Phrenology is "a system of Philosophy of the human Mind; it is founded on facts, and the inductive is the only species of reasoning it admits." So states Dr. Johann Spurzheim in his outlines on the subject. Spurzheim, collaborator with Dr. Franz Joseph Gall, the founder of modern phrenology, was instrumental in bringing the science to the attention of the public in the U.K. and the United States. Today, phrenology is known as a pseudoscience that studies the relationship between a person's character and the physical properties of their skull. Phrenology can trace its roots way back to the ancient philosopher Aristotle, who wrote on the locations of the mental faculties. Around the 1800s, Gall was the first to posit a direct link between the formation of the skull and the character of the owner, calling his theory crainiology. Spurzheim was the one who popularized the term phrenology. Other power players of the field in the 19th century include the Combe brothers and the Fowler brothers, all of whom wrote extensively on the subject.
Phrenology looked at the development of the skull in relation to the development of certain faculties or temperaments in the person it belonged to. An example would be the faculty of Parental Love, or "Philoprogenitiveness," which is the faculty that people demonstrate in their love of children. One could discern the prominence of such a person's love of children by observing the back of the head. According to Spurzheim and illustrated in a book by O.S. Fowler, "When this organ is large … it gives a drooping appearance to the hind part of the head."
This new science rapidly gained popularity in the early 19th century, inspiring phrenology parlors where you could have your head read for a fee. Unfortunately, many of these gained a bad reputation for being scam parlors set to cheat people out of their money, and this bad reputation still tinges thoughts of phrenology today. Also stemming from the popularity of phrenology during this time were galleries where people could go to see casts, molds, and busts that illustrated each of the faculties and served to educate the general public. A renowned phrenologist and maker of the "phrenology heads" that have become iconic of the science today was Frederick Bridges, who had such a gallery in Leeds. Visitors could walk the gallery (using helpful catalogues such as this one) and see such things as a cast from the head of Lord Byron in which, "Ideality is very large. Wit, and Language, are also large" next to a cast of Shakespeare's head with "Imitation, Ideality, Benevolence, Individuality and Language large."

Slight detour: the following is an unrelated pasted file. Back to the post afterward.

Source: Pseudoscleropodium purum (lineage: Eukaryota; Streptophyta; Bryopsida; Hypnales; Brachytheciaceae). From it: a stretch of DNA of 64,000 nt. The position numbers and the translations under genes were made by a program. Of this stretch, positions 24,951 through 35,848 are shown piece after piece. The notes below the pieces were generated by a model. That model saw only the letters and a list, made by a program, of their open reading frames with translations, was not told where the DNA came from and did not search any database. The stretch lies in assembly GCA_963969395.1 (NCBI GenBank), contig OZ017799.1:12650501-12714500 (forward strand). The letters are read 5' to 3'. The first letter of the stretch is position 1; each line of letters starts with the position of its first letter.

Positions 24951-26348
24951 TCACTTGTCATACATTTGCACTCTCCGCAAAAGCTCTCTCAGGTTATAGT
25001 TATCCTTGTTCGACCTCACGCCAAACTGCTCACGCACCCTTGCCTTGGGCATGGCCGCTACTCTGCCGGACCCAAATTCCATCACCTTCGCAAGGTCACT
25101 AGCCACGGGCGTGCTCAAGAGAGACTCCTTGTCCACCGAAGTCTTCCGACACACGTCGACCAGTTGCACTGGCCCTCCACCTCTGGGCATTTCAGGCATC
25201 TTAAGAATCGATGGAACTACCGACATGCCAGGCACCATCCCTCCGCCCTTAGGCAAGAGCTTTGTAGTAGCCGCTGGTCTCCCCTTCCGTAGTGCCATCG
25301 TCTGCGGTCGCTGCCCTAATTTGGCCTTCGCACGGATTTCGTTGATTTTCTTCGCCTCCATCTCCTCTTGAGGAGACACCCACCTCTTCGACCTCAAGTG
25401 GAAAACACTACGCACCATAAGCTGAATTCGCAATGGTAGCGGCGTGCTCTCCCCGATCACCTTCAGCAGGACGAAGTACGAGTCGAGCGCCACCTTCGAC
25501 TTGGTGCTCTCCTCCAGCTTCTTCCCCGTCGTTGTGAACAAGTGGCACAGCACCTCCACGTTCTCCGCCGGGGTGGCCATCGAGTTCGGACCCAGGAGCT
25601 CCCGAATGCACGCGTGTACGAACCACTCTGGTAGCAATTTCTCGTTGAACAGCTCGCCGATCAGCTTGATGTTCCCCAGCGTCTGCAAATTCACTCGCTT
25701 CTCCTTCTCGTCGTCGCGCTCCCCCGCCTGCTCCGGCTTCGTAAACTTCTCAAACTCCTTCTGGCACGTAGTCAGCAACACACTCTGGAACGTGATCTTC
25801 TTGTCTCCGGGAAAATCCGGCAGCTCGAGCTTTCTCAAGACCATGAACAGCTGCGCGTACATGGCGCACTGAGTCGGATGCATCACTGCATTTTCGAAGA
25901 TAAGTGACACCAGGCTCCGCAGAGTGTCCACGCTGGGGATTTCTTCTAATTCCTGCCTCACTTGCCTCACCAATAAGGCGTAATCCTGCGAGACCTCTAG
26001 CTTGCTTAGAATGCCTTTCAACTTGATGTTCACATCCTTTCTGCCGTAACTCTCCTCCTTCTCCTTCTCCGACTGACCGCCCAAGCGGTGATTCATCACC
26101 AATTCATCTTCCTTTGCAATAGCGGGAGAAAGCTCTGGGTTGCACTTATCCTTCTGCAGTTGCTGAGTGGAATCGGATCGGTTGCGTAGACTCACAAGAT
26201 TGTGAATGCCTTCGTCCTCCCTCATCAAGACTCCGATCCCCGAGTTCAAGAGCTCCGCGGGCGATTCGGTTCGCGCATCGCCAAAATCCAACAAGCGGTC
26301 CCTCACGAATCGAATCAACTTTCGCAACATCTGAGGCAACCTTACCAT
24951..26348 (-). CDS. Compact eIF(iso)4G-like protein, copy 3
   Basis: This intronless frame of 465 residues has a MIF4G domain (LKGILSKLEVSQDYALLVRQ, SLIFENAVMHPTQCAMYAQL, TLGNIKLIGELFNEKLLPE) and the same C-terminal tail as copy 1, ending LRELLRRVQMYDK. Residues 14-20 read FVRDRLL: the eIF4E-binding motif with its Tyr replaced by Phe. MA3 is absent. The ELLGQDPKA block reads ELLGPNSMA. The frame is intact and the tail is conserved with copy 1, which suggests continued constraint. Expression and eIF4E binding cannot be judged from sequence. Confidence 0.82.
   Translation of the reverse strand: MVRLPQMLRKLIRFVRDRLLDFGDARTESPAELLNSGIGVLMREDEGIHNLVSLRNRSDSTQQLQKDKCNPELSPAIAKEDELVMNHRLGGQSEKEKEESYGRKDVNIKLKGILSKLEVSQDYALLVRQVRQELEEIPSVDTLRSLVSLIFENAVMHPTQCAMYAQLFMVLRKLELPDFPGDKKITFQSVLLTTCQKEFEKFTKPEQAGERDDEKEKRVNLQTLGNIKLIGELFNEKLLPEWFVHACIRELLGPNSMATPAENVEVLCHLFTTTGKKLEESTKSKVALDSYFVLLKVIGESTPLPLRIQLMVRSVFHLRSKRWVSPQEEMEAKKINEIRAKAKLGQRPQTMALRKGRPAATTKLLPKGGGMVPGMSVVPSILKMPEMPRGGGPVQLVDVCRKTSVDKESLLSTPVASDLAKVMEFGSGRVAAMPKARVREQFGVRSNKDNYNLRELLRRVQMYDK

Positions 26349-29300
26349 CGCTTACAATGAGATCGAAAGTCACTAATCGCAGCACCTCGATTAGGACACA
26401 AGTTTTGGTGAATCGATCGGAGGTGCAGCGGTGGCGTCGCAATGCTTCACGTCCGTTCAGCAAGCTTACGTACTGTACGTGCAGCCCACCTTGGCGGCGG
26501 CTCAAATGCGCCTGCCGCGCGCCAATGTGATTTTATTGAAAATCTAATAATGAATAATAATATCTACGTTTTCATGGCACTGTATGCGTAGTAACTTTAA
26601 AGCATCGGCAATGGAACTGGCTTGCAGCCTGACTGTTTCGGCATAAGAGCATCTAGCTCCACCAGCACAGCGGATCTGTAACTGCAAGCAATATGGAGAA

Some of the more practical applications of phrenology in the 1800s included using it to defend and/or treat convicted criminals and also to determine the compatibility of two people in a marriage. In his writing on phrenology and matrimony, Fowler imparts this wisdom upon his unmarried readers, "in the name of nature and of nature's God, marry congenial spirits or none- congenial not in one or two material points, but in all the leading elements of character […] marry one whose Temperament and Phrenological developments are similar to your own! Do this, and you are safe, you are happy: fail to do this, and you marry sorrow and regret."
As phrenology's popularity grew, and also likely owing in part to the many scam phrenology parlors, there were some who became skeptical about this practice, likening phrenology to a form of mysticism. In his reply to an article published by a Dr. Ashburner about phrenology, mesmerism, and clairvoyance, George Corfe asks, "What parent would deliberately wish to educate a child to become a disciple in such antichristian and immoral principles?"
Outsiders weren't the only ones with criticism for phrenologists. As with any scientific field, phrenologists would write about the work of their contemporaries, as seen in this pamphlet where the author, George Combe, criticizes another work he has read, eloquently calling its author out on several important points and stating that "This is the second time that Mr. Stone has charged 'dishonesty' against Phrenologists, founded solely on gross mistakes of his own," here also referencing a previous article criticizing phrenological practices.
Phrenology experienced a sort of revival in the early 20th century when scientists began to apply it to other areas of study, such as anthropology, psychology, and pedagogy. On the negative side, the Nazis and other fascist ideologies have historically misapplied the principles of sciences like phrenology and eugenics to advance their own ways of thinking. Though not nearly as popular today, studiers of this science remain, active in the pursuit of knowledge and the quest to fulfill the charge of the age-old adage to "Know Thyself." To learn more about this fascinating branch of science (and maybe more about yourself in the process!), check out the links below and stop in to see us here at Special Collections.
All print sources come from our collection. See links to catalog records in post above for more information.
Online Sources Used:
"Phrenology in the 20th Century." The History of Phrenology. N.p., n.d. Web. 18 Mar. 2014. <http://www.phrenology.org/intro20.html>.
"What Is Phrenology?" Phrenology Lab. N.p., n.d. Web. 18 Mar. 2014. <http://med.stanford.edu/medwebtraining/shc-class/student5/treatments/phrenology-lab.html>.